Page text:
Hall v. CVS Health Corporation et al
MEMORANDUM OPINION Signed by Chief Judge Karon O Bowdre on 3/7/18. (SAC )
2018 Mar-07 PM 04:31
U.S. DISTRICT COURT
N.D. OF ALABAMA
IN THE UNITED STATES DISTRICT COURT
FOR THE NORTHERN DISTRICT OF ALABAMA
CVS HEALTH CORP.; CVS
PHARMACY, LLC.; MIKE
and CODY BERGUSON,
CIVIL ACTION NO:
This matter is before the court on Defendants’ “Motion to Dismiss, or,
Alternatively to Stay, and to Compel Arbitration.” (Doc. 6). Plaintiff Roy Hall sued
Defendants CVS Corporation; CVS Pharmacy, LLC; Mike Dramer; and Cody
Berguson, alleging claims under the Age Discrimination in Employment Act of 1967,
Alabama Age Discrimination in Employment Act, Civil Rights Acts of 1964, Civil
Rights Act of 1866, Consolidated Omnibus Budget Reconciliation Act, and laws of the
State of Alabama. (Doc. 1). CVS contends that an arbitration agreement requires
Plaintiff Hall’s claims to be addressed through arbitration, while Mr. Hall contends no
such agreement exists. For the reasons discussed in this Memorandum Opinion, the
court FINDS that a genuine dispute of material fact exists regarding the formation of
the arbitration agreement, which must be determined by a trial. Therefore, the court
will DENY CVS’s motion; the parties will proceed to trial on the limited question of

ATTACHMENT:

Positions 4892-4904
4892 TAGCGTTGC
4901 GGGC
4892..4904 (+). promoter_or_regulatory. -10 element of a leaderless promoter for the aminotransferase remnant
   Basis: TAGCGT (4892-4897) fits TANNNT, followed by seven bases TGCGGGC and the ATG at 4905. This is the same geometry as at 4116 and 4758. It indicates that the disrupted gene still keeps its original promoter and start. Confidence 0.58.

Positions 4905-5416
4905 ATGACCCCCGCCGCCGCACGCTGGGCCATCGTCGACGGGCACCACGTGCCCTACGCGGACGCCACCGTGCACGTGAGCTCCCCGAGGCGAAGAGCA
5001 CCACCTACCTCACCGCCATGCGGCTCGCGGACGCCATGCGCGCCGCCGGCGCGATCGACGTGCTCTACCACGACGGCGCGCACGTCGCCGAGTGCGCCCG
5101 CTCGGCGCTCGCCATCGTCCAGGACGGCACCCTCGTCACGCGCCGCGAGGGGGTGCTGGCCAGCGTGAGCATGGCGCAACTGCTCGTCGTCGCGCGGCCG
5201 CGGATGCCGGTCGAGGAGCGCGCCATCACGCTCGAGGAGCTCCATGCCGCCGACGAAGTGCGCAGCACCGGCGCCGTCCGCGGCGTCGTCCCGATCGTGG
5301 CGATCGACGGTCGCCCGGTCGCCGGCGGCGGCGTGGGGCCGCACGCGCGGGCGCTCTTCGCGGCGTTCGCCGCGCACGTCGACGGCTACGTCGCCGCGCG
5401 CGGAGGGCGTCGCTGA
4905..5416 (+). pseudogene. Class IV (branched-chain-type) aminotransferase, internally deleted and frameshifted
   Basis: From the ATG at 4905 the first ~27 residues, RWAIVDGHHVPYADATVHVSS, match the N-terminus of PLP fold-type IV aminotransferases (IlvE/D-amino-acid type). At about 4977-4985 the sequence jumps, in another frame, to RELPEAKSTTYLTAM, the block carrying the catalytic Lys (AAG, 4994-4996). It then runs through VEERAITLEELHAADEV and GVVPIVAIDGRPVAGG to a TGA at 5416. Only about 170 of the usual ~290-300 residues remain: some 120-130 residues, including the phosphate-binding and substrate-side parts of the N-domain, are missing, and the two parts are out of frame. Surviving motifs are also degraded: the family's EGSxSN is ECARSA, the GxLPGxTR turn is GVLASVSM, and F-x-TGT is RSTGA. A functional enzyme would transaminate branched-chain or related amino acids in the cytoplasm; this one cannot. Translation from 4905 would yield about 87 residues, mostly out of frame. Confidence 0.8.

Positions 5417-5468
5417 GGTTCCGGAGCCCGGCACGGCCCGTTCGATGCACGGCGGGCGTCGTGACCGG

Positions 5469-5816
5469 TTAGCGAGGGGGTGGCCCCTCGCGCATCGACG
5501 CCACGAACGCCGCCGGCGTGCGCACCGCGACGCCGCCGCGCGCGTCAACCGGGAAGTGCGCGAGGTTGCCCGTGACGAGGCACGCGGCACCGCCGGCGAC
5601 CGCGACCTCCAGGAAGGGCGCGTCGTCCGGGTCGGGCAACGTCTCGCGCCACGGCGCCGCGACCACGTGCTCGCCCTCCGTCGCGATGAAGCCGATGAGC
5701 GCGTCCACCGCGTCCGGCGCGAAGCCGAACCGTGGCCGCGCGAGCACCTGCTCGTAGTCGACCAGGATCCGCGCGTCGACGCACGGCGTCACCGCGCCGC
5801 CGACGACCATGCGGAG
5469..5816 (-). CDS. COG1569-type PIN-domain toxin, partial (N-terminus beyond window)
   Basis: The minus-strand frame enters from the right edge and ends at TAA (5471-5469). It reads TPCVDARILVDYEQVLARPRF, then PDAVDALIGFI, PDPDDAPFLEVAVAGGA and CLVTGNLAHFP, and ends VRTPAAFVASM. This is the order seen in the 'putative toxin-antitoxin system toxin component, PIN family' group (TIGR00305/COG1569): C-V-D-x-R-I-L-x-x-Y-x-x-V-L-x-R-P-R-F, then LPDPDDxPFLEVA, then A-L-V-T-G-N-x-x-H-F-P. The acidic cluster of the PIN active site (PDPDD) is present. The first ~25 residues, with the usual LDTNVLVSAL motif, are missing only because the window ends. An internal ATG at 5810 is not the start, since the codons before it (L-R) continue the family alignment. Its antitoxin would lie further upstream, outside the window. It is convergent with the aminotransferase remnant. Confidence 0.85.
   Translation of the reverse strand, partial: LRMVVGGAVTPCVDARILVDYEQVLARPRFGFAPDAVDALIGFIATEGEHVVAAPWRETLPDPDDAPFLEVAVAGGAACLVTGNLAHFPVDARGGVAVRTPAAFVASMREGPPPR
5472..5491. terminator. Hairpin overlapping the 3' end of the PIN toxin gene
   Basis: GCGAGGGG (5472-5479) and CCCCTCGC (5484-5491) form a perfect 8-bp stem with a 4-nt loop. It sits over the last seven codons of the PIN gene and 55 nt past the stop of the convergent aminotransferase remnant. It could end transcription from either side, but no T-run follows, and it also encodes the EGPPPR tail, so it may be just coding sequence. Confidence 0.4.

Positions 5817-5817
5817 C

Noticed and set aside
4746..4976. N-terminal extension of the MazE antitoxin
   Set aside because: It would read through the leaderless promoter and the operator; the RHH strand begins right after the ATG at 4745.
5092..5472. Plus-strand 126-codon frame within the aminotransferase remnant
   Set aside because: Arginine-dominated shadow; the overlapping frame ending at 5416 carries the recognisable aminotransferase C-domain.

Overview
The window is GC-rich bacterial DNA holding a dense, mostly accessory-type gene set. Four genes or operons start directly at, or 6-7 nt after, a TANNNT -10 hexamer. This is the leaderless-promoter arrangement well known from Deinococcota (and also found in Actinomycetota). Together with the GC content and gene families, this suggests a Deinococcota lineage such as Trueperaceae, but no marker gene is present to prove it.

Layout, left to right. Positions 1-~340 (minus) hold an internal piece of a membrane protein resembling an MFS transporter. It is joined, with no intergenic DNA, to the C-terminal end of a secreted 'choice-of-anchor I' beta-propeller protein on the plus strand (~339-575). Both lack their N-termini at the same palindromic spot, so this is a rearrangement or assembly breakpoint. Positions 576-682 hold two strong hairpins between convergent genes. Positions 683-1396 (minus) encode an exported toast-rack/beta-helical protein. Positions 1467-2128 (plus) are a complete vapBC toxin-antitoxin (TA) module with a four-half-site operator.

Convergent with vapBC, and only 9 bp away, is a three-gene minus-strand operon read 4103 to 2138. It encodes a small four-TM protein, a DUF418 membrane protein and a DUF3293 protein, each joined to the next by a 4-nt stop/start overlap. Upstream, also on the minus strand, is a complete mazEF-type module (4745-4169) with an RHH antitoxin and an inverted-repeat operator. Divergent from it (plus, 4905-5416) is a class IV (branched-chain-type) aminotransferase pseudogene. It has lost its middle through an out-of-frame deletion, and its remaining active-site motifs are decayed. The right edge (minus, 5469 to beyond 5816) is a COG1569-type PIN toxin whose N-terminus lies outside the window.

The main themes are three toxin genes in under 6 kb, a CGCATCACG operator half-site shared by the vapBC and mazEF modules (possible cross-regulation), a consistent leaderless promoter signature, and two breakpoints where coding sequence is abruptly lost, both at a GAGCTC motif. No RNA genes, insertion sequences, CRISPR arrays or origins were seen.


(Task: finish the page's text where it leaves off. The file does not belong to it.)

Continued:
whether Mr. Hall opted out of the arbitration agreement.
A. Mr. Hall’s Position and Termination
Plaintiff Roy Hall is an African American male, over the age of 40, who worked
as a CVS pharmacist for more than 20 years at its Eastlake and Roebuck, Alabama,
locations before CVS terminated his employment in December 2015. Defendant
Dramer was a CVS district manager and Defendant Berguson was a CVS Pharmacy
supervisor during the time relevant to this case.
Mr. Hall worked the night shift at the Roebuck CVS location for 19 years. In
2014, he made at least two requests to transfer to the day shift, which CVS denied. CVS
also denied Mr. Hall salary increases at each of his performance reviews for six straight
years, explaining that his store’s numbers/metrics were not meeting expectations.
Sometime around February 14, 2014, Mr. Hall took his complaints further up the chain
to Mr. Colquitt, a CVS Pharmacy supervisor, and then to the Human Resources
Manager at CVS’s headquarters.
CVS eventually transferred Mr. Hall to the Eastlake location in July 2014 and
assigned him to the day shift. There, Mr. Hall received his first pay increase in 6 years.
But, Mr. Hall alleges that Mr. Berguson cut the number of labor hours for the Eastlake
location and changed the pharmacy metrics to make it more difficult for Mr. Hall to
meet his goals because he was angry that Mr. Hall complained to corporate
headquarters. As a result, Mr. Hall had less pharmacy tech support and he had to
perform multiple duties that are not generally performed by CVS pharmacists, such as
operating the cash register, stocking, and “numerous other sales and administrative
duties.” (Doc. 1 at 9).
In late October, 2015, Mr. Hall unintentionally “mis-filled” a prescription by